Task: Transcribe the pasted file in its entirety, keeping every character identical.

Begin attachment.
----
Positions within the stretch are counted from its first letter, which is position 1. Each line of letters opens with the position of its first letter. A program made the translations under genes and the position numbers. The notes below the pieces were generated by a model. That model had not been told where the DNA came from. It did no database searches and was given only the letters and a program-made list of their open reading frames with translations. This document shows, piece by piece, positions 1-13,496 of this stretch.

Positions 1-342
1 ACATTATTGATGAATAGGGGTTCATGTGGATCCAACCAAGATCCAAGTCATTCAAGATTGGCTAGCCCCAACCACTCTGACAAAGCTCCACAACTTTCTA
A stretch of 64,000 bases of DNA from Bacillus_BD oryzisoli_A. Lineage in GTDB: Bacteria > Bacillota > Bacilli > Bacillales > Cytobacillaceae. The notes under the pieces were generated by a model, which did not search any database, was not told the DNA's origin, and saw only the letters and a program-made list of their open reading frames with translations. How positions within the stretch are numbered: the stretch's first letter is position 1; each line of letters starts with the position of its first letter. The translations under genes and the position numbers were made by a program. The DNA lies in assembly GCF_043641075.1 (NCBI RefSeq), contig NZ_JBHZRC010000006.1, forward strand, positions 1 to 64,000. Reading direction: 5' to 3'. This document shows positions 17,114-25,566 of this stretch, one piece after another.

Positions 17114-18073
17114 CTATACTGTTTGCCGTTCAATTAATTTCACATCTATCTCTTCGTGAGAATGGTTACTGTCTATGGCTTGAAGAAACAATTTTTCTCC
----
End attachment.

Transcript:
Positions within the stretch are counted from its first letter, which is position 1. Each line of letters opens with the position of its first letter. A program made the translations under genes and the position numbers. The notes below the pieces were generated by a model. That model had not been told where the DNA came from. It did no database searches and was given only the letters and a program-made list of their open reading frames with translations. This document shows, piece by piece, positions 1-13,496 of this stretch.

Positions 1-342
1 ACATTATTGATGAATAGGGGTTCATGTGGATCCAACCAAGATCCAAGTCATTCAAGATTGGCTAGCCCCAACCACTCTGACAAAGCTCCACAACTTTCTA
A stretch of 64,000 bases of DNA from Bacillus_BD oryzisoli_A. Lineage in GTDB: Bacteria > Bacillota > Bacilli > Bacillales > Cytobacillaceae. The notes under the pieces were generated by a model, which did not search any database, was not told the DNA's origin, and saw only the letters and a program-made list of their open reading frames with translations. How positions within the stretch are numbered: the stretch's first letter is position 1; each line of letters starts with the position of its first letter. The translations under genes and the position numbers were made by a program. The DNA lies in assembly GCF_043641075.1 (NCBI RefSeq), contig NZ_JBHZRC010000006.1, forward strand, positions 1 to 64,000. Reading direction: 5' to 3'. This document shows positions 17,114-25,566 of this stretch, one piece after another.

Positions 17114-18073
17114 CTATACTGTTTGCCGTTCAATTAATTTCACATCTATCTCTTCGTGAGAATGGTTACTGTCTATGGCTTGAAGAAACAATTTTTCTCC